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dc.contributor.authorRiyahi, Sepand
dc.contributor.authorHammer, Øyvind
dc.contributor.authorArbabi, Tayebeh
dc.contributor.authorSánchez, Antonio
dc.contributor.authorRoselaar, Cees S
dc.contributor.authorAliabadian, Mansour
dc.contributor.authorSætre, Glenn-Peter
dc.date.accessioned2015-10-20T10:53:22Z
dc.date.available2015-10-20T10:53:22Z
dc.date.issued2013
dc.identifier.citationBMC Evolutionary Biology. 2013 Sep 17;13(1):200
dc.identifier.urihttp://hdl.handle.net/10852/47035
dc.description.abstractBackground The granivorous house sparrow Passer domesticus is thought to have developed its commensal relationship with humans with the rise of agriculture in the Middle East some 10,000 years ago, and to have expanded with the spread of agriculture in Eurasia during the last few thousand years. One subspecies, P. d. bactrianus, residing in Central Asia, has apparently maintained the ancestral ecology, however. This subspecies is not associated with human settlements; it is migratory and lives in natural grass- and wetland habitats feeding on wild grass seeds. It is well documented that the agricultural revolution was associated with an increase in grain size and changes in seed structure in cultivated cereals, the preferred food source of commensal house sparrow. Accordingly, we hypothesize that correlated changes may have occurred in beak and skull morphology as adaptive responses to the change in diet. Here, we test this hypothesis by comparing the skull shapes of 101 house sparrows from Iran, belonging to five different subspecies, including the non-commensal P. d. bactrianus, using geometric morphometrics. Results The various commensal house sparrow subspecies share subtle but consistent skeletal features that differ significantly from those of the non-commensal P. d. bactrianus. Although there is a marked overall size allometry in the data set, the shape difference between the ecologically differentiated sparrows cannot be explained by differences in size alone. Relative to the size allometry commensal house sparrows exhibit a skull shape consistent with accelerated development (heterochrony), resulting in a more robust facial cranium and a larger, more pointed beak. Conclusion The difference in skull shape and robustness of the beak between commensal and non-commensal house sparrows is consistent with adaptations to process the larger and rachis encapsulated seeds of domesticated cereals among human associated populations.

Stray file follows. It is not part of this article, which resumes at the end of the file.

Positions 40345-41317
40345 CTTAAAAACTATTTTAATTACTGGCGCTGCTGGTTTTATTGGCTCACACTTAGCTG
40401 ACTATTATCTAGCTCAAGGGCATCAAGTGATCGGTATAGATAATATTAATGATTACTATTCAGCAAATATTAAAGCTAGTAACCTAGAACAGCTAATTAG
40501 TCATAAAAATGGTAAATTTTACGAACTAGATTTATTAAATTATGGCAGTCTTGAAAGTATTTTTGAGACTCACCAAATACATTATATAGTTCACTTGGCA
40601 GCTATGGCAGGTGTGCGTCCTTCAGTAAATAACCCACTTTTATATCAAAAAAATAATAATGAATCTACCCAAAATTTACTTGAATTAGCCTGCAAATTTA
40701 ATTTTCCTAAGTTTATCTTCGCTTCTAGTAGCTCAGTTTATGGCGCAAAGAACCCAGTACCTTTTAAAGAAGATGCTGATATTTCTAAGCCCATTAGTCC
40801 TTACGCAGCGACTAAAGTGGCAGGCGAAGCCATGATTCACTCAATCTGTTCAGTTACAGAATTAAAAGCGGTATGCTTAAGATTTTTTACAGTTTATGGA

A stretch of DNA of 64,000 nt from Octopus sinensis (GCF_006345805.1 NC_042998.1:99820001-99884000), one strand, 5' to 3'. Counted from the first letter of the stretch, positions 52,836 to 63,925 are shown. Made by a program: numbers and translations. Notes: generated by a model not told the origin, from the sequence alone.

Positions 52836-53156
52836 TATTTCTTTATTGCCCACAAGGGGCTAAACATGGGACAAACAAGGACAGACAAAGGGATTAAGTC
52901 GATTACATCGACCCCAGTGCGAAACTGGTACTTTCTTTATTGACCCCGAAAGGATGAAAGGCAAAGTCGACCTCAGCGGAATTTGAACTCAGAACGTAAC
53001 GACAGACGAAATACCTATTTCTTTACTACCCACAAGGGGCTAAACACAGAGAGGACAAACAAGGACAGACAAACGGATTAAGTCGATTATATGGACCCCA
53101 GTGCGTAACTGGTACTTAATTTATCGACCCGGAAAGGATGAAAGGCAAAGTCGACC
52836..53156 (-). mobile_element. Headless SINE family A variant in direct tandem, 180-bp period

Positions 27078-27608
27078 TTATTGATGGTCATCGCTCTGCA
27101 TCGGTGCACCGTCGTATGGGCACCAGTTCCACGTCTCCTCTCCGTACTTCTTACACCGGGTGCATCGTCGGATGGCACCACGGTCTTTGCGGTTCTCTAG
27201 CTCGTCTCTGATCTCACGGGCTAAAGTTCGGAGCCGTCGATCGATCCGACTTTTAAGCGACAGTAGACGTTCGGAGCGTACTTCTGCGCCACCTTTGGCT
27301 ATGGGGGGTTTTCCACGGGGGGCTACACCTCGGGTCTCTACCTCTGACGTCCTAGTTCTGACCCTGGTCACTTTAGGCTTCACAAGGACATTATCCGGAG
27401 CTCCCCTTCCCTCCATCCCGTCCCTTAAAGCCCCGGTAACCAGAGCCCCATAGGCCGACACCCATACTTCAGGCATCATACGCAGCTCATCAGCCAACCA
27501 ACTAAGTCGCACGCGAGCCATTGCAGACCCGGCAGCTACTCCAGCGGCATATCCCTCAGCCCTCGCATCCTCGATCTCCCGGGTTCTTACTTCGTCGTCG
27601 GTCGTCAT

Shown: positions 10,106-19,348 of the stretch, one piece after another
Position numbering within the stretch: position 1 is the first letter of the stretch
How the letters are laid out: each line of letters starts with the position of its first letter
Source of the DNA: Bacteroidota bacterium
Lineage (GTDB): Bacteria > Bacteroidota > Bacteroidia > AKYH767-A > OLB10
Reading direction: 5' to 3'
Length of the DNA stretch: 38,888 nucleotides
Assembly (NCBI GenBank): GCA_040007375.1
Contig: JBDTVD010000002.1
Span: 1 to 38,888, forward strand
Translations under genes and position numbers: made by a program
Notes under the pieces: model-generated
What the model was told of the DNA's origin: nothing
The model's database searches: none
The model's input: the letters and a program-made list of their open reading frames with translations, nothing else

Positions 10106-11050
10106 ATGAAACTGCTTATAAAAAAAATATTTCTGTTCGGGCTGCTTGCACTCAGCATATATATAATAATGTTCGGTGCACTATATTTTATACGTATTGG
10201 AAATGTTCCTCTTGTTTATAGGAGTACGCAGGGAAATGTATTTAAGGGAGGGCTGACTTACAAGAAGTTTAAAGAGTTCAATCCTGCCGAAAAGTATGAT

dc.language.isoeng
dc.rightsRiyahi et al.; licensee BioMed Central Ltd.
dc.rightsAttribution 2.0 Generic
dc.rights.urihttp://creativecommons.org/licenses/by/2.0/
dc.titleBeak and skull shapes of human commensal and non-commensal house sparrows Passer domesticus
dc.typeJournal article
dc.date.updated2015-10-20T10:53:22Z
dc.creator.authorRiyahi, Sepand
dc.creator.authorHammer, Øyvind
dc.creator.authorArbabi, Tayebeh
dc.creator.authorSánchez, Antonio
dc.creator.authorRoselaar, Cees S
dc.creator.authorAliabadian, Mansour
dc.creator.authorSætre, Glenn-Peter
dc.identifier.cristin
dc.identifier.cristin1075361
dc.identifier.doihttp://dx.doi.org/10.1186/1471-2148-13-200
dc.identifier.urnURN:NBN:no-51194
dc.type.documentTidsskriftartikkel
dc.type.peerreviewedPeer reviewed
dc.identifier.fulltextFulltext https://www.duo.uio.no/bitstream/handle/10852/47035/1/12862_2013_Article_2445.pdf
dc.type.versionPublishedVersion
cristin.articleid200


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